The train ride to Bergen from Oslo was billed as one of the most spectacular in Europe and while I have little to compare it to, it certainly didnt disappoint. I took a nap for the first three hours on Bengt’s assurances that I’d miss nothing and became alert just in time to see 4 hours of epic. Or as Sam might say, super dish towel. Norway seems a whole country of Yosemite, the granite rises on either end side of the tracks strongly reminiscent of half dome or the squamish chief, except multiplied endlessly. Most of the faces were quite sheer – strong evidence of glacial activity – and a profusion of deep green trees of a variety that if Brent read this blog he could identify blanketing all the more level bits. The train often followed streams or rivers or mesatop like stretches and took long stops (5 to 10 minutes) along the way. I froze my ass off whenever I stepped out (which worries me for the immediate future a bit) but it was certainly worth it. Though the sky was entirely clouded over in an immutable grey, the blanket was thin enough that this rather lent the day a strange, ethereal glow. Not unlike the morning I spent with Ben at the Lost Rocks in California. And the taste of the air was truly wonderful.
Upon arriving I walked through the rain (the prediction “You’re going to Bergen? Bring and umbrella!” proving quite true) to Madame Felle and met with my couchsurfing host, Ranveig, who Id messaged only two nights previously. We sat about in her living room while I relearned songs and generally relaxed before heading off to watch Spain dominate Germany at her brother’s place across the harbor. On a happy coincidence he had just signed up for couchsurfing and so I managed to snipe him for the rest of my planned stay in Bergen.
So today (7.8.10) I headed straight for the pedestrian plaza, Torgallmenningen, in the center of town. I found the place sonically dominated by an abyssmal brass band who had quite a crowd and at the other end two female violinists who played at about a Suzuki 4 level. Yes Im being disparaging and elitist but meh. I asked this pair about busking rules and they directed me to the nearby police office, where I registered to busk for three months, anywhere in Bergen, one hour max in any one location. When I returned to Torgallmenningen the Brass band was mercifully taking a break and the girls had vanished. I set up my pitch near the harbour.
Owing to the previous day’s relaxation and practice I was able to sing quite a few songs that were heretofore rusty. I knew instantly that Bergen was going to be much better than Oslo when two somewhat heavyset girls tipped me (both of them!) before finding seats across from me to listen. The vibe was completely different. When I smiled at the parents of lingering children, theyd usually give some small tip to the child to toss in my case. I decided to sing exclusively happy, fast music to test my theories on mood. By the end of the day I determined that its better that I like my music because people can tell, somehow, and since I dont like happy music, in general, its not a particularly wholesome marriage. The other memorable moments from the pitch: a middle aged black man who reminded me strikingly of Junebug in his dress and demeanor passed back and forth and tipping his immaculate white hat at me, a tour group that passed a few times gave me all of €0.50, a couple alternated between making out and watching for most of the set, a kind eyed young man stayed and smiled. At this pitch I also decided to debut High and Dry, to a very warm reception.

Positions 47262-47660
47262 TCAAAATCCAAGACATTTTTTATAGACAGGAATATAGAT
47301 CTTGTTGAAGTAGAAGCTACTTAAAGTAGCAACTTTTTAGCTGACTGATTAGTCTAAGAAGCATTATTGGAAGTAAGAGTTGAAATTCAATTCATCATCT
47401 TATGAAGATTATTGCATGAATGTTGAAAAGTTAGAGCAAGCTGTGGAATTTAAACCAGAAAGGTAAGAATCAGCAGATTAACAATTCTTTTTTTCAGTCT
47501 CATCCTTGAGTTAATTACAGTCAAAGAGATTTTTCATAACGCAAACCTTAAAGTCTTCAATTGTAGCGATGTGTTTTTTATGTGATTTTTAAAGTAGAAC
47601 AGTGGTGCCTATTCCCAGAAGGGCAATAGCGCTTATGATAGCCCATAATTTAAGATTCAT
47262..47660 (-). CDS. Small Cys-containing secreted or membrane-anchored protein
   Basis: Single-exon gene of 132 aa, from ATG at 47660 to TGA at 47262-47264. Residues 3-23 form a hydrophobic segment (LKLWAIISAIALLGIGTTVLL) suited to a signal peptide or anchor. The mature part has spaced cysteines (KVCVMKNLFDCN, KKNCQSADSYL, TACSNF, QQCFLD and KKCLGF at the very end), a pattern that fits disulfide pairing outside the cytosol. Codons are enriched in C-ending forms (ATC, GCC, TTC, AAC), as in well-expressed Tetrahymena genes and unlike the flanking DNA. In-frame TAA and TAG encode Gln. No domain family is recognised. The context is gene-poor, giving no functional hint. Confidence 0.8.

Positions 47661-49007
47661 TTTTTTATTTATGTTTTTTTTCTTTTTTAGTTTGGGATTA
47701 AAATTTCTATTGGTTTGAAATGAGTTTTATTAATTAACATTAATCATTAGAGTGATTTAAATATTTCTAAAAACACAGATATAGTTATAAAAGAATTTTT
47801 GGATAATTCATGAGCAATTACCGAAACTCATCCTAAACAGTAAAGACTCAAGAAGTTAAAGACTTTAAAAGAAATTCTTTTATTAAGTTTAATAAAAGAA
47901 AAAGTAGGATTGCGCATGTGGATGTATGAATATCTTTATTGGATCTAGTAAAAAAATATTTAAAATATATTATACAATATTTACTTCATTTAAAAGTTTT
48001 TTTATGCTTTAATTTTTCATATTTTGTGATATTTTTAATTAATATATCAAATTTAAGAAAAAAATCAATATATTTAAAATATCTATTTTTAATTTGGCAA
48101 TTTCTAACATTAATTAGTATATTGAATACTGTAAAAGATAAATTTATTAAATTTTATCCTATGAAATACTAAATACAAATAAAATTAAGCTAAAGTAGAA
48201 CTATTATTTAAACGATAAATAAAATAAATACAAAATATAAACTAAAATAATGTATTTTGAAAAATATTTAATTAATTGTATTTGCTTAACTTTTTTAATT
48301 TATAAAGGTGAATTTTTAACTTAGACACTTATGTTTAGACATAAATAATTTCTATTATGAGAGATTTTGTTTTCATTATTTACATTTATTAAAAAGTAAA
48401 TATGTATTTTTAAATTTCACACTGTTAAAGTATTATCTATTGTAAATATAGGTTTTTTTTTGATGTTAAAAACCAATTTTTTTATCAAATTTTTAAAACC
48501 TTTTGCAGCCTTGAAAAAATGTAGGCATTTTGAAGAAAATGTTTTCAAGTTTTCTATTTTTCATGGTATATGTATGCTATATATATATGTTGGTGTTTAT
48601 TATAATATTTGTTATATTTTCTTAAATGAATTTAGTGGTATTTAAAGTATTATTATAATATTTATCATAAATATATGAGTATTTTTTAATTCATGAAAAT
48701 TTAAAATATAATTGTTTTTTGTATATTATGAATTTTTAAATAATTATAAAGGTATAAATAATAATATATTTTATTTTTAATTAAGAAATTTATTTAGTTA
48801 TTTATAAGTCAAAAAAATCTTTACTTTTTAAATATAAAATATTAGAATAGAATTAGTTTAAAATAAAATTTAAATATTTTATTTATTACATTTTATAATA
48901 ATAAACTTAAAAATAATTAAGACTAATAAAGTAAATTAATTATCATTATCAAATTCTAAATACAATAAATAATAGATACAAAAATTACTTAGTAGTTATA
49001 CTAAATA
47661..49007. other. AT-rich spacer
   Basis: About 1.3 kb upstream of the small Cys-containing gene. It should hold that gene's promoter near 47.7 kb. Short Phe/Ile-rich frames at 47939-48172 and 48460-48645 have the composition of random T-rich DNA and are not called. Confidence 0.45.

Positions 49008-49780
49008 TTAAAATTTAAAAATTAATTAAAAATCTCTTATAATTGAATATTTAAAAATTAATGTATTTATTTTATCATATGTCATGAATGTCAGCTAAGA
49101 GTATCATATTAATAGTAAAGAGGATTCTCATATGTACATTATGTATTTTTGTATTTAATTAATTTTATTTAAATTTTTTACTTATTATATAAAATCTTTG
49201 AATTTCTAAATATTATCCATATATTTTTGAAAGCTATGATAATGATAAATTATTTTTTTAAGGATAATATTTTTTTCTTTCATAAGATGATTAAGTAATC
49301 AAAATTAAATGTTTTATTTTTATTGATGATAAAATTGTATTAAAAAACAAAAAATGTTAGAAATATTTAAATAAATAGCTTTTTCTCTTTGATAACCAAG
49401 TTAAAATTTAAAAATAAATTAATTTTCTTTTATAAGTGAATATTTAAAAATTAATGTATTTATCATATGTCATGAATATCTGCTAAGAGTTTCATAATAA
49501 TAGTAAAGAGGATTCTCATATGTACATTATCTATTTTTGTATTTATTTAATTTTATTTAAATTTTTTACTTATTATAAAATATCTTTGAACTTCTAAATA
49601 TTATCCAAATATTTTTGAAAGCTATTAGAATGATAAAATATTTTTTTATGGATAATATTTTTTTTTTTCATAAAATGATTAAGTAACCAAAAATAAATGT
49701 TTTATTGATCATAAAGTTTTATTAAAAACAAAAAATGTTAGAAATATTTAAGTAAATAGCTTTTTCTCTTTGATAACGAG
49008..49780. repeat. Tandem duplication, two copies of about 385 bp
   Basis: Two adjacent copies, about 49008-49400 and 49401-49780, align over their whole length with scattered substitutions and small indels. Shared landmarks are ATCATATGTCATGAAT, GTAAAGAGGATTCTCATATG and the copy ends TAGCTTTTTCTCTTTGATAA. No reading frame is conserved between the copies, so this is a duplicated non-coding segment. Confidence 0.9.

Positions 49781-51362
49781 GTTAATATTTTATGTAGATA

After a longish break during which my sinuses obstinately reminded me of their existence, I played a short pitch in a tunnel leading to the bus station. Like Kaisaniemi in Helsinki, this was a perfect pitch for me. I knew this as soon as I started the rather appropriate Sound of Silence and was tipped generously by a group of high school girls. The acoustics in there are excellent. The one downfall of the space is that it seems favored by skateboarders and cyclists, who make quite a racket. My scratchy throat only lasted about twenty minutes but that was enough to do reasonably well – as in Helsinki the tips werent often but large when they came – one nice man cut through a surge of bikes passing by to tip me and a couple sent their child running back to tip me after I finished Hey There Delilah.
My final pitch was largely a fail. I tried once more at Torgallmenningen, but the wind and cold largely prevented me from having any success. When I arrived I had to wait out this terrible terrible flautist who breathed in all the wrong places, played almost everything staccatto and most high notes a touch flat – the simple melodies of Fly Me to the Moon, etc. Poor thing. After my first song, a girl came out of the shop behind me and asked “Not to be rude, youre very good! but its very confusing in the shop with our music and you… could you move down a little.” How could I not be super obliging after such graciousness? I wandered about a bit trying to decide where to set up and a set of girls made the decision for me. They requested me to “sing them something,” settled on How Great is Our God, laughing away as if it was rather ironic, but I silenced them very satisfactorily when I started singing. They didnt tip as they walked sheepishly off and I perservered to very slow tips for forty minutes (one of these tips coming from a set of Japanese girls Id met on the train).
On my return to Ranveig’s flat I inhaled a mountain of pasta and watched The Curious Case of Benjamin Button (one of her mind bogglingly bigger than David’s collection of DVDs) as I ate and she dozed off on the other couch – quite curiously the exact model that Im rather familar sleeping on – the loveseat from Ikea that I retained from the senior suite.
Earnings: 188 Nok + €0.50, 2.2 hours
Song of the Day: Torn – Natalie Imbruglia